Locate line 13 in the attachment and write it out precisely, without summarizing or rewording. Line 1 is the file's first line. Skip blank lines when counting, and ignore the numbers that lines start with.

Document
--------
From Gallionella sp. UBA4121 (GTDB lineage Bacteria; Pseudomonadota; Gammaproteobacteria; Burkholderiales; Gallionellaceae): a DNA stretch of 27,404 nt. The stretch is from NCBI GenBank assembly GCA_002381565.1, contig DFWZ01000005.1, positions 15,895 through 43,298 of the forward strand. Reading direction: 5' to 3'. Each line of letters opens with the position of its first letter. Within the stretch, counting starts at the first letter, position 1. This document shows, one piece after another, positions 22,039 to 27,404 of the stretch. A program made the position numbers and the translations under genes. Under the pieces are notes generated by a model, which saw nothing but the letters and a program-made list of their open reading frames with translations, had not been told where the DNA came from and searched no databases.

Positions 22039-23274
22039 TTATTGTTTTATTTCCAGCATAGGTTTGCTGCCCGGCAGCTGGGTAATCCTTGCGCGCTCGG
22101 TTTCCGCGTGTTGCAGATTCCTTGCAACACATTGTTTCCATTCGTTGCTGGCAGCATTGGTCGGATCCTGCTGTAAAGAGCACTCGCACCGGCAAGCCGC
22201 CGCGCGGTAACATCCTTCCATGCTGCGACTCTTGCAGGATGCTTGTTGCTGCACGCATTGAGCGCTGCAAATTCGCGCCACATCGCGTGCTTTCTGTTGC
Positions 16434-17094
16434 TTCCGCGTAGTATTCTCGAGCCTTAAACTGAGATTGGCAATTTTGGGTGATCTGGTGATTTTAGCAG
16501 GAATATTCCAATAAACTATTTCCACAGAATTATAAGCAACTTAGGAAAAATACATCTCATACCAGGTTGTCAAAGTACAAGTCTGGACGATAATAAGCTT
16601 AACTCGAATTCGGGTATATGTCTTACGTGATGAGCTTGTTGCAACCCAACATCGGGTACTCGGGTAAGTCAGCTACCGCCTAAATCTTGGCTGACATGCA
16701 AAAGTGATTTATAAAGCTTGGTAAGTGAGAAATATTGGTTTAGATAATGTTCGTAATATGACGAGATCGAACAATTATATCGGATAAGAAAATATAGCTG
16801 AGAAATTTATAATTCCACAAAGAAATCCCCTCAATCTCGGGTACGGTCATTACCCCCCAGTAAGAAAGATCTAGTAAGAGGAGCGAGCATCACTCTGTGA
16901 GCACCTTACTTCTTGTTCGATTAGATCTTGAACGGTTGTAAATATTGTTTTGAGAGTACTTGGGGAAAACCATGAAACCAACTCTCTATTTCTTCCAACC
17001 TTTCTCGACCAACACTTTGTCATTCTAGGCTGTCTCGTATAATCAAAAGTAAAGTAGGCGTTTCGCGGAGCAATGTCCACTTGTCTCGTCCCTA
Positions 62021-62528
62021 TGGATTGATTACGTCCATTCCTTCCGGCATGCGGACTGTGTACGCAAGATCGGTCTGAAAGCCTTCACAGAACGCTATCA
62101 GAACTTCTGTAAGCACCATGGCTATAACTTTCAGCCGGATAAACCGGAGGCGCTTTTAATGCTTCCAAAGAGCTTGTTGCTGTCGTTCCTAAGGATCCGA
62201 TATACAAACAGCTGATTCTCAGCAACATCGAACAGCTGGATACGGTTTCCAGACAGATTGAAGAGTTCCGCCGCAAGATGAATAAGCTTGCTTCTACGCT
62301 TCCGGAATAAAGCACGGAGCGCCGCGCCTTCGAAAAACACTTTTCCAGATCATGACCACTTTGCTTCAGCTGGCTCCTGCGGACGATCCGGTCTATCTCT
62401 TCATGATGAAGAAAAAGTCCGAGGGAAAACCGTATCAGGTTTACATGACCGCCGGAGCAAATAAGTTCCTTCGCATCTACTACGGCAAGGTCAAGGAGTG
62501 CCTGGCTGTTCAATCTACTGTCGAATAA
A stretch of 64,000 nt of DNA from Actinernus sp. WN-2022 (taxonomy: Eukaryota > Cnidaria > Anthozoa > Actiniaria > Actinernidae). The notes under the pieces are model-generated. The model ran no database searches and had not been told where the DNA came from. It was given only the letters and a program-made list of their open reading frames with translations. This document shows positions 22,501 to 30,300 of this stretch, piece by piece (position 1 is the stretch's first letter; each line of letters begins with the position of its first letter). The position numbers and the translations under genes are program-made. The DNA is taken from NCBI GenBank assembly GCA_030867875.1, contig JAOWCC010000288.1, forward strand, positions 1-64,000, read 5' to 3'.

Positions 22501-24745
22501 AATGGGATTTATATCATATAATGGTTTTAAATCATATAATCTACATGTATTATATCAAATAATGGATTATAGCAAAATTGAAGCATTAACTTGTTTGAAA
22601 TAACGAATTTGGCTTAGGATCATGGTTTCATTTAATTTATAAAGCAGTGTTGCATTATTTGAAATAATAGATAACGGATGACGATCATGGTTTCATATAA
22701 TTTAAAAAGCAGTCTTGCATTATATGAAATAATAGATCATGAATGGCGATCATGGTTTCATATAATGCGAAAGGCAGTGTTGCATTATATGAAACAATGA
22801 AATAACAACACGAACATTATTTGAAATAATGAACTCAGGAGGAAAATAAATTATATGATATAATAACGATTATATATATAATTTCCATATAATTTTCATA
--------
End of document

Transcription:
17001 TTTCTCGACCAACACTTTGTCATTCTAGGCTGTCTCGTATAATCAAAAGTAAAGTAGGCGTTTCGCGGAGCAATGTCCACTTGTCTCGTCCCTA